India to auction 80 gold mines

Despite all efforts to curb its citizens' appetite for gold including punitive import taxes and regulations and monetization schemes, Indians still prefer to get their hands on the real thing.

India's gold bullion imports more than doubled to $4.95 billion or 140 tonnes in August making the country's imports for the month roughly the equivalent of the last 6 months' net redemptions of physically-backed gold exchange traded funds by investors in developed countries.

The country's purchases is set to top 1,000 tonnes again this year and gold is India's top import after crude oil. Gold makes up a third of the country's chronic current account deficit. All of which makes it surprising that the local gold mining industry is so under-developed.

The Guardian reports that this may be about to change and quotes Balvinder Kumar, of the mines ministry as saying studies by state governments have uncovered "some very deep and old mines" with gold worth more $3.9 billion existing in the Kolar region in the southern state of Karnataka alone. The ministry will put about 80 mines to auction within two or three months.":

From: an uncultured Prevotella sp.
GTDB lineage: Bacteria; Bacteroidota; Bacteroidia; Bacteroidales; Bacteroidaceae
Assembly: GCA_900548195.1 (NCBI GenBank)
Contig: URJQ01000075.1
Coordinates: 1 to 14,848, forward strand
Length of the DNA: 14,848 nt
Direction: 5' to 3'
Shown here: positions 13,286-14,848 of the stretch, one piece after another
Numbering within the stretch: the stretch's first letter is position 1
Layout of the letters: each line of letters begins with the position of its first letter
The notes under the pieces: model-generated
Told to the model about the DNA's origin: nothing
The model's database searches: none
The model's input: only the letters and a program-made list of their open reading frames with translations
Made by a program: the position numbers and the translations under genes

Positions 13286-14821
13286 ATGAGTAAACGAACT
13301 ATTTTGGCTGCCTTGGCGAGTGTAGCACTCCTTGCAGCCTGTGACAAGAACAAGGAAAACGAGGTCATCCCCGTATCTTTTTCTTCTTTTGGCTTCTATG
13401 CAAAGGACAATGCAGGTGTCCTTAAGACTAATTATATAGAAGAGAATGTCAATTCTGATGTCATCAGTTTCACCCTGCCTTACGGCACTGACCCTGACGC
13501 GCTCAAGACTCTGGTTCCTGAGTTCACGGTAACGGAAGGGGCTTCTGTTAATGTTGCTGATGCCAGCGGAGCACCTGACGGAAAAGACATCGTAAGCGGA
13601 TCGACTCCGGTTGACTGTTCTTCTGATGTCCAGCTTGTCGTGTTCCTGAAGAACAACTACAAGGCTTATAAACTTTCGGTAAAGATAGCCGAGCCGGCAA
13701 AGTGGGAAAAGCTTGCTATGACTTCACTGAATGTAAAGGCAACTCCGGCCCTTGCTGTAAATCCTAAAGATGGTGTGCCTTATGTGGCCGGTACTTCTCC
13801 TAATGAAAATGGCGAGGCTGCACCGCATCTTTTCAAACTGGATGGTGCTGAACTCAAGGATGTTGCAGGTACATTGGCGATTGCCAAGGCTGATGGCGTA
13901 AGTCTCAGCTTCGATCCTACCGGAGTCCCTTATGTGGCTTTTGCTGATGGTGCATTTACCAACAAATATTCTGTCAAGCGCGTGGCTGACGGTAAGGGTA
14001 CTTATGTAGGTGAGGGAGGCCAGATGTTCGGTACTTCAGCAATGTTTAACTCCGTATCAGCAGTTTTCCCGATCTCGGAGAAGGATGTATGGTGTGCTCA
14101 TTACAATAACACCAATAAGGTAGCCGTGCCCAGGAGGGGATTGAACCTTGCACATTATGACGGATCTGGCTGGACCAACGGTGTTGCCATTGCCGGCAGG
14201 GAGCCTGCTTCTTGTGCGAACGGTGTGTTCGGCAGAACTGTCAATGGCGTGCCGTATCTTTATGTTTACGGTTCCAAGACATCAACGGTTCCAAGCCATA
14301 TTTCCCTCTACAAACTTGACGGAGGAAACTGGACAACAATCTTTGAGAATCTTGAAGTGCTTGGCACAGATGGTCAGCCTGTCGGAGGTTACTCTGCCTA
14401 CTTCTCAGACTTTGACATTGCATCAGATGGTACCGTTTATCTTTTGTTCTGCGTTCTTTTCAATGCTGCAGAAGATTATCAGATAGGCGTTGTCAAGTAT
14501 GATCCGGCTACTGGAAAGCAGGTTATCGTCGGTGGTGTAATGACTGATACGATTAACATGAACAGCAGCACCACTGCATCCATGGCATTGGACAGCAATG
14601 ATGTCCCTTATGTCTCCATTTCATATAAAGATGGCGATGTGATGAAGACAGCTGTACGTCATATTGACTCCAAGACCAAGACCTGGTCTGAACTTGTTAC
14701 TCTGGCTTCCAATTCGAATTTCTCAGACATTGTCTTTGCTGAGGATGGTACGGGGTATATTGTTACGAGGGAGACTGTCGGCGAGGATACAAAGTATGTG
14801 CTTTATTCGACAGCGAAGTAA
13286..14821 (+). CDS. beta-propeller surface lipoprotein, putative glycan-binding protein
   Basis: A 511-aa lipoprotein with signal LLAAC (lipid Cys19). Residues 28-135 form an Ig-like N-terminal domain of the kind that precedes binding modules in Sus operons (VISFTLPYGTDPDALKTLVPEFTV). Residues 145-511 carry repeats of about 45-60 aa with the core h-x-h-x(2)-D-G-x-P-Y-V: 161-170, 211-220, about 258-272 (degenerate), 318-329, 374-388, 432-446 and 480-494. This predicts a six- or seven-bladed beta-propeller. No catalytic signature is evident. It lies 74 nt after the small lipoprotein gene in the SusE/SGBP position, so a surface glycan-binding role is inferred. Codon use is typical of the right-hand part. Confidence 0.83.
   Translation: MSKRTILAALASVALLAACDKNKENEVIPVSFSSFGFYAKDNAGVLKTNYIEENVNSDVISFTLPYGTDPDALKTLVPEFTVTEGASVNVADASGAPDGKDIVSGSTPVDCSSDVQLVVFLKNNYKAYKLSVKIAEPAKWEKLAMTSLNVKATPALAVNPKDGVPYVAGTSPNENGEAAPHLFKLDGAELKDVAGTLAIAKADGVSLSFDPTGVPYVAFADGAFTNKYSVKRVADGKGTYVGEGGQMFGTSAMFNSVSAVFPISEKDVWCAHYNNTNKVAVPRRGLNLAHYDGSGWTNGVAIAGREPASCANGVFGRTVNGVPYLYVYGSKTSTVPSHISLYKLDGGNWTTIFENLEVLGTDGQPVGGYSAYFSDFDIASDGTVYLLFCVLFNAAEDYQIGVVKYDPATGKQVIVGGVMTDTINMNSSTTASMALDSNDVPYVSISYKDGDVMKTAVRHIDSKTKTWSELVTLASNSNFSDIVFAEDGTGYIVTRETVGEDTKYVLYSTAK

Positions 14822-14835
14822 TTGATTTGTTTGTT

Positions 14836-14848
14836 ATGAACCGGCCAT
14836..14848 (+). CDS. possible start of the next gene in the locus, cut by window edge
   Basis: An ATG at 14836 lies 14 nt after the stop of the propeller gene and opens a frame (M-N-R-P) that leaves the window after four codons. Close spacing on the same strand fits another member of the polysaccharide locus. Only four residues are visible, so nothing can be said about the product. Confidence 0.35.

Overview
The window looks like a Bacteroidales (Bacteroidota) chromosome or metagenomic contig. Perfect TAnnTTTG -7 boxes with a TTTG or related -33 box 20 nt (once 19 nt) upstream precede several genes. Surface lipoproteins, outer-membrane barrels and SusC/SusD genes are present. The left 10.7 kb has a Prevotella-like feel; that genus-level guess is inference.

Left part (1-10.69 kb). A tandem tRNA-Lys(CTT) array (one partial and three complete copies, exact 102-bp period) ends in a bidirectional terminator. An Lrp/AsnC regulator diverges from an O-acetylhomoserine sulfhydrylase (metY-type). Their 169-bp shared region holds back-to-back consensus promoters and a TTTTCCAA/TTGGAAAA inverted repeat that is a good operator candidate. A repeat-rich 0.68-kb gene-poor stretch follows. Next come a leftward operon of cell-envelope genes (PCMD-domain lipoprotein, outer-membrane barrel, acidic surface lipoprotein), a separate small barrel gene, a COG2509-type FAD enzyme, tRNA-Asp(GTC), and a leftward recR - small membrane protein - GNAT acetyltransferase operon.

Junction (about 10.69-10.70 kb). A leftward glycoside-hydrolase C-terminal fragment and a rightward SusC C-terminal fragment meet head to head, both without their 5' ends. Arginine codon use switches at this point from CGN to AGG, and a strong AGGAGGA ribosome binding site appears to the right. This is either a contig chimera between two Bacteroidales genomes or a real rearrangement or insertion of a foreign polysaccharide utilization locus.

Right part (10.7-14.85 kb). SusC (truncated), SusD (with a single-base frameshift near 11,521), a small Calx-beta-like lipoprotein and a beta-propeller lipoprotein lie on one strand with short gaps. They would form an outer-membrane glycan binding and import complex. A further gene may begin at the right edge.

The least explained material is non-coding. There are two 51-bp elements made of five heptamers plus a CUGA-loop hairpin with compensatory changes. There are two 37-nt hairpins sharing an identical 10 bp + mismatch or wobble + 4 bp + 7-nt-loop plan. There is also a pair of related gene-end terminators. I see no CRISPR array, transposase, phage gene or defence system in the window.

Kolar was first mined by British companies at the end of the 19th century, said Bridget White-Kumar, a local author and historian. In 1850 a retired Irish soldier who had fought in the army of the East India Company during its campaigns to seize the princedom of Mysore investigated reports of mines in the region. Over the decades that followed, the project and a thriving community grew.

But most of the gold was sent back to London, White-Kumar said. Kolar’s mine was nationalised in 1956 and finally shut down in 2001. White-Kumar said: “The glorious period was until the mid-1970s. There were a lot of unions that couldn’t agree with each other and costs were mounting. The gold was sold under the market rate. As a community, we haven’t come to turns with it even now. This news is what we have been waiting for.”

Image of Golden Temple in Amritsar, Punjab by Dainis Matisons